Occasionally I tackle subject matter that strikes a cord somewhere inside of me. As in, it actually bothers me a lot more than I realized it did before I start writing about it. Something like that is happening while I work on my current novel. The book itself was supposed to be a fairly straightforward paranormal romance, but the subject matter is ghosts and hauntings. I thought I would have a lot of fun writing kitschy little ghost stories, but instead, I find myself seriously considering death, the afterlife, and all points in between.
This has slowed my writing process.
I almost abandoned the book, one that I am starting to love, because it has been taking me so long to write it. I keep going into mental tangents as I write. I thought maybe I would just follow one of those tangents and post it here. I have some personal experience with death, something I am strangely grateful for if only because it has allowed me to see life full circle.
My freshman year of college my paternal grandfather died in the hospital. I was the only person in the room at the time, my grandmother, aunt, and cousin all having taken a much needed break from the bedside of our unconscious family patriarch for some coffee. They’d no more than stepped out the door when he started to convulse. His death rippled through the small space, like a universe collapsing in on itself before a big bang- plucking at the energy of the room, which may sound strange, but I felt him going. I waived him off, wished him well. He was there one second and gone before anyone even got back with their coffee from the station down the hall. And I stood there crying at the beauty and sadness of it all. Of all the things in my life I’ll never forget, that moment is one of the most profound. Other people said, “Oh, he was just waiting for his wife and daughter to leave so he could die where they couldn’t see it,” but I was still there. If there was some universal coordination of that moment for him, I like to hope he went when I was there because he felt safe enough with me to do it, and maybe knew I wouldn’t totally freak out.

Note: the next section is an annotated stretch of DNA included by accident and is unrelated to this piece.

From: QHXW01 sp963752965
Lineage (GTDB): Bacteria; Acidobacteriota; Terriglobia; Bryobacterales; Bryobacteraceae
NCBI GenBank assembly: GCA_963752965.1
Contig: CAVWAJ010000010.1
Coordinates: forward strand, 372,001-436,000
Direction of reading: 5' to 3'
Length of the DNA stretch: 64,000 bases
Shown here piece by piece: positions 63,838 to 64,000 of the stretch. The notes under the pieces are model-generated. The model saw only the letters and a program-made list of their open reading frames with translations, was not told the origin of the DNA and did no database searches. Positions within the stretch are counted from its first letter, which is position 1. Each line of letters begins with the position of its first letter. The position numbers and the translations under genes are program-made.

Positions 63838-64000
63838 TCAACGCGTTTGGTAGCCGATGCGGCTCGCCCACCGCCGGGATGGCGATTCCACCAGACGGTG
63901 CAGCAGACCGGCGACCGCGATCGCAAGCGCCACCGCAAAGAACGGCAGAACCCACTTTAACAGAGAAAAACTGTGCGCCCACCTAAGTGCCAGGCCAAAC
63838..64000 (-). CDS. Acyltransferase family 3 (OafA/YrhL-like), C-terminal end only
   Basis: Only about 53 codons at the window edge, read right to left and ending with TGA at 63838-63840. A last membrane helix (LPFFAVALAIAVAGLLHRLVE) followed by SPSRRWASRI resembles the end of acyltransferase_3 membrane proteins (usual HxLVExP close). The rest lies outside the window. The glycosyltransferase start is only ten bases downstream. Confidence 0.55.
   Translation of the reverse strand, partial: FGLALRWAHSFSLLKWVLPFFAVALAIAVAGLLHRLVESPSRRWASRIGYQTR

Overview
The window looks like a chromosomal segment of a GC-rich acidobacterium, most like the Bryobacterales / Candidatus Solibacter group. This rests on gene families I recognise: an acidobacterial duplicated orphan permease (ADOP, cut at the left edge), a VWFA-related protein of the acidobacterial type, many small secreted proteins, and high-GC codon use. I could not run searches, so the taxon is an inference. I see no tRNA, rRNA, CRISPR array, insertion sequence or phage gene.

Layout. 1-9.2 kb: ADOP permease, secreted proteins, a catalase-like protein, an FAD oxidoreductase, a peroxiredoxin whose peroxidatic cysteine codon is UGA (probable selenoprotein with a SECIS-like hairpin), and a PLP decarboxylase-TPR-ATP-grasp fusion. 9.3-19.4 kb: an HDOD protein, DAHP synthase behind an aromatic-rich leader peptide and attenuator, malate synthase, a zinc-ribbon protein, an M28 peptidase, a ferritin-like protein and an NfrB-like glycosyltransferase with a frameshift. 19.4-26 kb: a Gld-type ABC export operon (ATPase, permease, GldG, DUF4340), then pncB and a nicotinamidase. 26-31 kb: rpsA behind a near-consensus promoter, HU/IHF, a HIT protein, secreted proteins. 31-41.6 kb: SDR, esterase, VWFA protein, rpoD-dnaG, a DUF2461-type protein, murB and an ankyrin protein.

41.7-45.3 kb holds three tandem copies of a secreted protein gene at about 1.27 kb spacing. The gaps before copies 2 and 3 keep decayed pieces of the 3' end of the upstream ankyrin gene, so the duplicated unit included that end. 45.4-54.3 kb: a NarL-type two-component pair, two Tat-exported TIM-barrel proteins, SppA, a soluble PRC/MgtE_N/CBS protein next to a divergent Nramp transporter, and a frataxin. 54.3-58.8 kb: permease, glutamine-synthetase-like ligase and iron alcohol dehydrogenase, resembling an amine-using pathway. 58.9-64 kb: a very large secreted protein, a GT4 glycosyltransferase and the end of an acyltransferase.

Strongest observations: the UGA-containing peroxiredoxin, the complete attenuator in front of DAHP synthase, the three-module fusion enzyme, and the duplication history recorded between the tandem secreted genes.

I miss you, grandpa. Much love, wherever you’ve landed.